Audubon’s Southeastern Explorations

1831

August 1        
Sails from England, arrives New York City September 4

October 2–15
To Philadelphia, Baltimore, Washington, D.C., Norfolk and Richmond, Virginia, and Fayetteville, North Carolina

October 16     
Arrives in Charleston, South Carolina, and the next day meets John Bachman

Oct 18-Nov. 7
Visits Sea Islands and Cole’s Island (near Charleston)

November 15             
To St. Augustine, Florida

1832

January-Feb.   
Boating in Florida on Halifax River and to the source of St. John’s River

March 5          
Sails from St. Augustine, stops at Savannah, Georgia, reaches Charleston late March

April-May 7   
Sails to Indian Key, Florida

May 7–14       
At the Dry Tortugas (islands off the southwestern coast of Florida)

End of May    
At Cape Sable and Florida Bay, but could not acquire a Flamingo

June                
To Charleston, then to Philadelphia

July                 
In Camden, New Jersey

After the publication of the first volume of the Ornithological Biography in March of 1831 and a visit to Paris, Audubon needed to supply Havell with new watercolor models. To that end, JJA and Lucy set sail from Portsmouth and arrived in New York City on September 4, 1831. Since Audubon aimed to capture all North American avian species for The Birds of America, he turned to explore a new region: the southeastern coast, which was rich in the water birds he sought. After a brief stop in Philadelphia, where he was joined by an English taxidermist Henry Ward (1812–1878) and the landscape painter George Lehman, the men traveled in mid-October to Charleston, South Carolina. In that culturally rich city Audubon met the Reverend Dr. John Bachman, an amateur naturalist who would become a life-long friend and collaborator, and his sister-in-law, Maria Martin, an amateur artist who painted some of the botanical elements in Audubon’s later compositions. These four people were the most important dramatis personae in Audubon’s peregrinations throughout the Southeast, of which he recounted many incidents in the Ornithological Biography. Assorted other individuals―hunters, boatmen, and amateur naturalists, among them―also played roles. Bachman’s eccentric household, with its menagerie and specimens, on Routledge Avenue in Charleston, became a kind of occasional American headquarters for Audubon’s enterprise through 1837. In fact, he painted many watercolors in Bachman’s study. During this period, JJA was peripatetic and in continuous motion, returning to the Northeast as well as England. Nevertheless he managed to start at least 44 watercolor models (34 of which are exhibited in Parts Unknown).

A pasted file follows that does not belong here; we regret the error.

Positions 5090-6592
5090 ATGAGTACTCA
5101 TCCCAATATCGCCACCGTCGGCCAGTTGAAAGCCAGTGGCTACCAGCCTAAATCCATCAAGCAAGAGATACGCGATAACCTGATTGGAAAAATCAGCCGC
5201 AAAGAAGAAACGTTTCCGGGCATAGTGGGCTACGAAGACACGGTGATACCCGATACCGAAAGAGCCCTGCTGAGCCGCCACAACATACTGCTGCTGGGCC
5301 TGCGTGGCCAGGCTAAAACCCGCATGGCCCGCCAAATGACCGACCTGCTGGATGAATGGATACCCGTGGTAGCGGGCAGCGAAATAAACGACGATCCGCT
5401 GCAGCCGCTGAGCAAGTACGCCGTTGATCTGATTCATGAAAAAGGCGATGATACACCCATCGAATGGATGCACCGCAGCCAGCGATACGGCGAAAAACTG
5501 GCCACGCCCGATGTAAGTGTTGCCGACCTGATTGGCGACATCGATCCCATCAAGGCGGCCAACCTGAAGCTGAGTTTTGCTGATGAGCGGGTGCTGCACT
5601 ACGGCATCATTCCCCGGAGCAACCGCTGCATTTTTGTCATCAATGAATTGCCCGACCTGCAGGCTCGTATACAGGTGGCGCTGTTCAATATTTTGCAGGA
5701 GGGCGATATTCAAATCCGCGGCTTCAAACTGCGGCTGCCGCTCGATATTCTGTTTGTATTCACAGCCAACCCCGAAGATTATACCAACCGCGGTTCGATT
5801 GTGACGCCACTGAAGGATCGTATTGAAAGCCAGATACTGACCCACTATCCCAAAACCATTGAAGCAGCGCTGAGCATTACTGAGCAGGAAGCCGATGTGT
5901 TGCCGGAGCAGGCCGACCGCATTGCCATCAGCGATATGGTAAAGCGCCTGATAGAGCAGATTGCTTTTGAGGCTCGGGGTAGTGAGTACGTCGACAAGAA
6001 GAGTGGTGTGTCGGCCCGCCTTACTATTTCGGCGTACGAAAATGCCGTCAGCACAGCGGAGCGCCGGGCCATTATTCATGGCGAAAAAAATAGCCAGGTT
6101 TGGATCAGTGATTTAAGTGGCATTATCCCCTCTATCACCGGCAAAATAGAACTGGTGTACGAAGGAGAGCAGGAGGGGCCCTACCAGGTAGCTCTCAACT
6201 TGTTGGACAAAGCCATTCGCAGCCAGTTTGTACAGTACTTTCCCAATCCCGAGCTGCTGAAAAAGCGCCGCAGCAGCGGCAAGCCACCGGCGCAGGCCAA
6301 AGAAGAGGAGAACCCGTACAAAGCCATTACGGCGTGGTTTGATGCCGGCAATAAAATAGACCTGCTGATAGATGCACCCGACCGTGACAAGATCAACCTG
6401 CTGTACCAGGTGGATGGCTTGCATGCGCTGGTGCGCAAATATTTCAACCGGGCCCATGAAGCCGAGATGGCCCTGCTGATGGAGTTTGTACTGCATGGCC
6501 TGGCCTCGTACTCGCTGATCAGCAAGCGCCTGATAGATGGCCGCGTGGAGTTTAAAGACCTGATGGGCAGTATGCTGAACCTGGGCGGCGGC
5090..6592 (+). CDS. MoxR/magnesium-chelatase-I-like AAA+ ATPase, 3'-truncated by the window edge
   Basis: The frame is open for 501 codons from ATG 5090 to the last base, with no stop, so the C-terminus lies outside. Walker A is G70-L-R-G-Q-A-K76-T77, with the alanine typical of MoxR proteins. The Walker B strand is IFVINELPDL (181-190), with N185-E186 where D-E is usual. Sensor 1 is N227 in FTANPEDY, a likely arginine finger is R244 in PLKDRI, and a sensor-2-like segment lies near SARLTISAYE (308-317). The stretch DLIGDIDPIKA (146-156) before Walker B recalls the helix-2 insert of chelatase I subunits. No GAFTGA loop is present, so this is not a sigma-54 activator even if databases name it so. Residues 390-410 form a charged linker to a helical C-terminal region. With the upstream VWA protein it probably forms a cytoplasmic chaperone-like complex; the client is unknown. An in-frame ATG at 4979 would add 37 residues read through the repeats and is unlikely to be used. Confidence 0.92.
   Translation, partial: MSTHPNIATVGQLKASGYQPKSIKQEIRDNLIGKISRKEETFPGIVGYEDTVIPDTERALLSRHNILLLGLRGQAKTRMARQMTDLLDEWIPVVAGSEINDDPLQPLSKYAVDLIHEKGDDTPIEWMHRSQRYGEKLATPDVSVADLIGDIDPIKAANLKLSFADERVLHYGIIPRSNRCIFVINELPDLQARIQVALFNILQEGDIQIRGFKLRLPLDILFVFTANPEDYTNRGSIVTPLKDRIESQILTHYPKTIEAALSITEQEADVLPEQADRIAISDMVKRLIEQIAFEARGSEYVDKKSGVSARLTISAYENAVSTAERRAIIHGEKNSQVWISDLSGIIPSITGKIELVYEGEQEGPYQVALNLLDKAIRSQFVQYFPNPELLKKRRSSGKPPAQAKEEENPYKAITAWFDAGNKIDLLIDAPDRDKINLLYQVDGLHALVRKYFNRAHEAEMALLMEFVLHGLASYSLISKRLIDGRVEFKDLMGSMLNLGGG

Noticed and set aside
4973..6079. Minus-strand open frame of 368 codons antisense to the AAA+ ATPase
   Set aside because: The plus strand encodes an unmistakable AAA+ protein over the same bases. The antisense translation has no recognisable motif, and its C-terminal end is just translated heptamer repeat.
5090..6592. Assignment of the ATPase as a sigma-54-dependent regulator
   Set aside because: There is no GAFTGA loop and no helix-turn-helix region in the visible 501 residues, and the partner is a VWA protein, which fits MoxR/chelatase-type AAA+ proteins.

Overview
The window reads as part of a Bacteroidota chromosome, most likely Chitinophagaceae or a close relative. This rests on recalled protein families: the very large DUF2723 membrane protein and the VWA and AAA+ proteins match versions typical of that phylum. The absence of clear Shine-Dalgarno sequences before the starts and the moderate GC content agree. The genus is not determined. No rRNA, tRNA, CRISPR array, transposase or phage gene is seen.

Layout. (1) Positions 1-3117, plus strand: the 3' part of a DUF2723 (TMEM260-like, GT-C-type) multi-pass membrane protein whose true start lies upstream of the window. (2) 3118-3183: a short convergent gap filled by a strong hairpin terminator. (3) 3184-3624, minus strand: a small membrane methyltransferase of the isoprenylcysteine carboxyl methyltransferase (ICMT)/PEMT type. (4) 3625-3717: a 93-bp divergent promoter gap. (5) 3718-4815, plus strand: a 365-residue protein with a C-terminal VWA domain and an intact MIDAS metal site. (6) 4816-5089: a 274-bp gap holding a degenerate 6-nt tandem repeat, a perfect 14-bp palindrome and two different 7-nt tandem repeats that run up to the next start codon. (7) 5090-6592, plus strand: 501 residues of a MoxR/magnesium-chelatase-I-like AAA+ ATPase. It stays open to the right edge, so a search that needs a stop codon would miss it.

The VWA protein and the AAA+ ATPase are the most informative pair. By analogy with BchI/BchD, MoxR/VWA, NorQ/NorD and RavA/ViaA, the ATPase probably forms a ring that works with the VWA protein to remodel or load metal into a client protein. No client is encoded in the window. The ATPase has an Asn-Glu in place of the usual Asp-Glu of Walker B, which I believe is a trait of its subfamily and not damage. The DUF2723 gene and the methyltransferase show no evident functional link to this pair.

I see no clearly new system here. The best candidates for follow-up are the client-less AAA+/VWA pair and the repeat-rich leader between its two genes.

Possible candidates for reproduction:

<i>Snowy Egret (</i>Egretta thula<i>), Havell pl. 242</i>, 1832

John James Audubon (1785-1851)
Snowy Egret (Egretta thula), Havell pl. 242, 1832
Watercolor, gouache, and graphite with scraping and selective glazing on paper, laid on card; 29 5/16 x 21 3/8 in. (74.5 x 54.3 cm)
Purchased for the Society by public subscription from Mrs. John J. Audubon, 1863.17.242
[with George Lehman]

<i>Long-billed Curlew (</i>Numenius americanus<i>), Havell pl. 231</i>, 1831

John James Audubon (1785-1851)
Long-billed Curlew (Numenius americanus), Havell pl. 231, 1831
Watercolor, graphite, black ink, gouache, and pastel with scratching out and selective glazing on paper, laid on card; 25 1/16 x 37 3/4 in. (63.7 x 95.9 cm)
Purchased for the Society by public subscription from Mrs. John J. Audubon, 1863.17.231
[with George Lehman]

<i>Wilson’s Snipe (</i>Gallinago delicata<i>), Havell pl. 243</i>, 1832

John James Audubon (1785-1851)
Wilson’s Snipe (Gallinago delicata), Havell pl. 243, 1832
Watercolor, graphite, gouache, pastel, black chalk, collage, and oil with touches of black ink and selective glazing on paper, laid on card; 14 7/8 x 21 7/16 in. (37.8 x 54.5 cm), irregular
Purchased for the Society by public subscription from Mrs. John J. Audubon, 1863.17.243
[with George Lehman]

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